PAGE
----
Despite ostensible progress toward diversifying Australian boardrooms with younger blood, many companies continue to appoint older directors.
The Fairfax Media board might be full of older people such as chairman Roger Corbett, 72, Linda Nicholls, 66, Jack Cowin, 72, and Sandra McPhee, 68, but that didn’t stop 56-year-old Chanticleer columnist Tony Boyd returning from holidays and calling for younger directors of ASX-listed companies.
The prominent Australian Financial Review
back-page column on January 2 was headlined “Out with the old…” and lamented the fact that the average age of Australia’s public company directors has now increased to 64, whereas Federal MPs are on average only 51.
Crikey covered the issue
of increasingly elderly ASX 100 chairs in October last year and the situation is getting worse.
For instance, at 47 James Packer is one of the youngest billionaires in Australia. His two biggest global casino rivals are Sheldon Adelson, 81, and Steve Wynn, who turns 73 on January 27. Yet young James Packer strongly objected
to those who felt that 76-year-old Rowena Danziger should retire after 17 years on his PBL and Crown boards.
At least the independent Crown shareholders took a stand with a protest vote
against Danziger that reached about $1 billion worth of the non-Packer shares, voted at the October AGM in Perth.
It was a different story at Brambles where new chairman Stephen Johns, 67, thought it was just fine to refresh his board by appointing 68-year-old Brian Long as a new director last year. Long and Johns worked for many years together as auditor and CFO respectively at Westfield. Despite Long’s involvement as the senior independent director at the accident-prone Ten Network Holdings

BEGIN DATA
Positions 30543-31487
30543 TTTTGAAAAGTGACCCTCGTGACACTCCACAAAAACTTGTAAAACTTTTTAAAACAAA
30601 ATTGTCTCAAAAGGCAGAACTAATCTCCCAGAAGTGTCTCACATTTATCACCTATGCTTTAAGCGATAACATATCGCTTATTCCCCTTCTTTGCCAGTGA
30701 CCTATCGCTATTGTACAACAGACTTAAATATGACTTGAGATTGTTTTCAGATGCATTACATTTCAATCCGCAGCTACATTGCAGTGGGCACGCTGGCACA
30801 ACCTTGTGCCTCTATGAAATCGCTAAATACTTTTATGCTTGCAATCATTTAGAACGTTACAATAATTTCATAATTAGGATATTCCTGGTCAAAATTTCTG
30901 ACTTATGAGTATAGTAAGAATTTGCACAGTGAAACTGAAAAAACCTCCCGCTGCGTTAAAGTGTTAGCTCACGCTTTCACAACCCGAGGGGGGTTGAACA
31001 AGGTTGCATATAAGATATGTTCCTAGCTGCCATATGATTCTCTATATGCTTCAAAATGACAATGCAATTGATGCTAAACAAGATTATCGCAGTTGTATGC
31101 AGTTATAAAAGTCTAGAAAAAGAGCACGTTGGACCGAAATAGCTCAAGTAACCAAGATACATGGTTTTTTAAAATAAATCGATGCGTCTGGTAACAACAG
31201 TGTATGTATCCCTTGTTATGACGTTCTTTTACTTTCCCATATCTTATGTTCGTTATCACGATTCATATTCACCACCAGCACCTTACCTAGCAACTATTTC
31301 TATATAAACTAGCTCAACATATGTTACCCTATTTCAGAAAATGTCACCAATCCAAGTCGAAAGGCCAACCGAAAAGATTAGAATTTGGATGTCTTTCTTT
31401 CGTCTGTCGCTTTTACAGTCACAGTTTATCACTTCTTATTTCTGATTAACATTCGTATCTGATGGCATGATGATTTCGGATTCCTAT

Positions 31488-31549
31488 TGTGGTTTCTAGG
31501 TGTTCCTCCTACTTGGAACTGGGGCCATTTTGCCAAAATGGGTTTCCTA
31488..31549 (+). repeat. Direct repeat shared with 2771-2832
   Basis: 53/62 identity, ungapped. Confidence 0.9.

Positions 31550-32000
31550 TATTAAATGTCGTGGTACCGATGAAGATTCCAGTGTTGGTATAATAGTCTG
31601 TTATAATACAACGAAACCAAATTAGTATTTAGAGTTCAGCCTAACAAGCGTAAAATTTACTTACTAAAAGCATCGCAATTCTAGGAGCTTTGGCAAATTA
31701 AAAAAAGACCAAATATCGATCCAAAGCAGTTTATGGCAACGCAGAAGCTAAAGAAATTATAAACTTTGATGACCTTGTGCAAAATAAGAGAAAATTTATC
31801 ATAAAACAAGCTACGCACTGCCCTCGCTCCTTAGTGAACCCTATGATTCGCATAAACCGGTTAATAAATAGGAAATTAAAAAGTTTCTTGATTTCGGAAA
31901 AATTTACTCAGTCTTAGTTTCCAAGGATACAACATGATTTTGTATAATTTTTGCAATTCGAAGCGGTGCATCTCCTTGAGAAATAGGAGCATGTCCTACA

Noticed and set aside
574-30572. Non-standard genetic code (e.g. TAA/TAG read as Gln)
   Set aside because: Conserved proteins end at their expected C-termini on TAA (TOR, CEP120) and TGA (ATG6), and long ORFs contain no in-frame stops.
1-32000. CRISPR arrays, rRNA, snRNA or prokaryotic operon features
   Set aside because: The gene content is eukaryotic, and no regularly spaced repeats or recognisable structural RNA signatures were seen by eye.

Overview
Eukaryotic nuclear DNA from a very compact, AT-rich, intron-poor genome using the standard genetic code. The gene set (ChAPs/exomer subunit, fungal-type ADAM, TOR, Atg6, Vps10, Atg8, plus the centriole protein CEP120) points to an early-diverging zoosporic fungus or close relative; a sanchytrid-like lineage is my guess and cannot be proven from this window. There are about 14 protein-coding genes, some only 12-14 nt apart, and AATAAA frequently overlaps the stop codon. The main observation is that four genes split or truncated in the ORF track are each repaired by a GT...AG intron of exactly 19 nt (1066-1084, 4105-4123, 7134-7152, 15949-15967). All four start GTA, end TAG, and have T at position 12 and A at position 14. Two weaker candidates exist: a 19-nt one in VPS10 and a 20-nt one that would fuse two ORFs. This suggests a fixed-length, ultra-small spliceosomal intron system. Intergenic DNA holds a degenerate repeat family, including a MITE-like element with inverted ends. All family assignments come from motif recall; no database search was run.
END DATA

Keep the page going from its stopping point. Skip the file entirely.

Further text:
for the past few years, he was elected to the Brambles board with the usual 99% in favour.
There has also been no movement at all on the retirement front at BHP Billiton which now finds itself chaired by 67-year-old Jac Nasser who seems to want the job for life after taking over as chairman in 2010. Malcolm Broomhead, 62, is the logical successor but they should get on with it before he gets too old.
Nasser’s attitude towards age and tenure limits for directors saw David Crawford, who turns 71 next week, finally exit the BHP Billiton board last November after 20 years of service. But this only happened after the Melbourne-based Crawford was offered the chairman’s position at the soon to be spun out South32, which is to be headquartered in Perth.
So, a fresh new company hits the exchange and its debut chairman will be commencing a multi-year stint at the age of 71. Terrific! Don’t start believing the Australian old boys' network is a thing of the past.
It’s not always easy having this debate because as boards get older, they seem to be more reluctant to even disclose the ages of their directors.
The Australian Shareholders’ Association, which very much has an elderly membership and volunteer base, revised its policy position
last year and explicitly called on major listed companies to improve director disclosure on a range of fronts, including by publishing the age of directors.
Alas, as we headed towards the first major AGM of 2015, it was disappointing to see that chemicals giant Orica had not disclosed the age of its directors in either the annual report
(see page 14) , the notice of meeting
or on its corporate website
. Surprise, surprise, Orica is chaired by Russell Caplan, who is 68. Having only taken over as chairman 12 months ago, he is no doubt expecting to join this growing list
of public company chairs over the age of 70.
However, a request to update the website profiles of Orica directors to best practice, as is demonstrated here
by ANZ, was emailed to Orica at 3am this morning. In an impressively speedy turnaround, by 10am, it was updated to include age
With Orica, it is the common story of older male directors and younger females. No offence guys, but 2015 really should be the year when the over 65s start to make way for the next generation of more diverse directors.